If there is little sea ice from summer to autumn, Japan will have a severe winter.

In Arctic research, the results of Japanese researchers have contributed significantly from an early stage. For example, the impact of reduced Arctic ice on the climate of distant Southeast Asia. El Nino and La Nina, where the seawater temperature along the equator of the Pacific Ocean deviates from the average, have long been famous as phenomena that affect Japan’s climate. In El Nino, it is cold summer and warm winter, and in La Nina, it is extremely hot and severe winter. A new perspective on Arctic sea ice was introduced in a paper written by Associate Professor Meiji Honda of Niigata University in 2009.

At that time, it was said that in the year when the Arctic Ocean had little ice from summer to autumn, the Far East region such as Japan would become cold next winter. In 2005, when the ice on the Siberian coast was extremely low in September, cold air came to Japan in the winter from that year to the following year, resulting in “2006 heavy snowfall.”

For the first time, Honda et al. Clarified the relationship between Arctic sea ice and mid-latitude weather, including the mechanism of its impact. When the ice in the Arctic Ocean melts, the surface of the sea, which is hotter than the ice, appears. Therefore, in years when there is little ice, the heat of the sea tends to warm the atmosphere. Especially around November when the atmosphere gets cold, heat is actively transferred to the atmosphere in the Barents Sea and Kara Sea in the western coast of Siberia, and as a result, the Far East around December becomes cold. This paper, which combines Arctic sea ice with mid-latitude weather, has since been cited in many papers. It is a proof that has given an important perspective to the research of the Arctic region up to the present.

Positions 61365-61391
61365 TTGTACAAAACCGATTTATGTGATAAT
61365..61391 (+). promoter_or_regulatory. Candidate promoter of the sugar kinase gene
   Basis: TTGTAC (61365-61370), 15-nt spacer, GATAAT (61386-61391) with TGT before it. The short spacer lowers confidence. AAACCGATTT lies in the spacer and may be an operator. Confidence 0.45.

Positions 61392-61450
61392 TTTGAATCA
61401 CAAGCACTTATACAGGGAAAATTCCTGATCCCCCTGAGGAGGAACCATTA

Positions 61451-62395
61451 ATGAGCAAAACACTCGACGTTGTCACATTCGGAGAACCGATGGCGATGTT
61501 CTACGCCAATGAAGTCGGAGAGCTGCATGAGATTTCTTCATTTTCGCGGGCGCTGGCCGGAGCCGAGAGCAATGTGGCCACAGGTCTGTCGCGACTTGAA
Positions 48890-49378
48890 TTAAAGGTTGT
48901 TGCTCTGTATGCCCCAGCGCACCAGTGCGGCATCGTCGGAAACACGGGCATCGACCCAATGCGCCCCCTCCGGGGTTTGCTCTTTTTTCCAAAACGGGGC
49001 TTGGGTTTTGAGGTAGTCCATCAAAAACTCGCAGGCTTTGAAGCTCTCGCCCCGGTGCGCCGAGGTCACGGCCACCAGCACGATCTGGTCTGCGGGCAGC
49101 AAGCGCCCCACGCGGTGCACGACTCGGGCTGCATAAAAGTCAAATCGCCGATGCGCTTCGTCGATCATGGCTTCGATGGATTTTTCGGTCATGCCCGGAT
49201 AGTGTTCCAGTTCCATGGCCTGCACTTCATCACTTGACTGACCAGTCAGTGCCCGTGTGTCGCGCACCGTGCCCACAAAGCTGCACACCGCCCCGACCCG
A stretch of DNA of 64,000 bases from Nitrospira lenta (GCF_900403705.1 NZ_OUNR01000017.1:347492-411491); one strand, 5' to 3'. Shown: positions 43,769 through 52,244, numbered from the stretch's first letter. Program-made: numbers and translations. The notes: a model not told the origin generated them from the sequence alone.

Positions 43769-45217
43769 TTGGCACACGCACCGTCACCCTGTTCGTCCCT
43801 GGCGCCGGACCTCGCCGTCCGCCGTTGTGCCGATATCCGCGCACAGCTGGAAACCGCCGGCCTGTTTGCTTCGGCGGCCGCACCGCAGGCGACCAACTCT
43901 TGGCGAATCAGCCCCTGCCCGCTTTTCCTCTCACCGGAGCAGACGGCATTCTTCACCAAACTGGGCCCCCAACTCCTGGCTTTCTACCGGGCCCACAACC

Severe Arctic Ocean Acidification

When carbon dioxide in the atmosphere increases, not only global warming progresses, but also the “acidification” of the sea progresses. Sea water is slightly alkaline, but when carbon dioxide dissolves in sea water, it approaches neutrality. This is the acidification of the sea. In the sea, there are creatures that make shells and skeletons from calcium carbonate, such as shellfish and corals. As the sea becomes more acidified, the amount of “carbonic acid” (carbonate ion) that is the material for calcium carbonate decreases. Therefore, it can be a big blow to such creatures.

In a 2009 paper, Michiyo Kawai, an associate professor at Tokyokaiyo University, pointed out that the “unsaturation” of seawater is progressing on a large scale in the Canada Basin in the Arctic Ocean. “Supersaturated” has enough “carbonic acid” and “calcium” to make shells and skeletons, and “unsaturated” is lacking. It was known from that time that there were partially “unsaturated” sea areas such as the coast, but the indication that it covers a wide sea area triggered the eyes of researchers to the Arctic Ocean. rice field.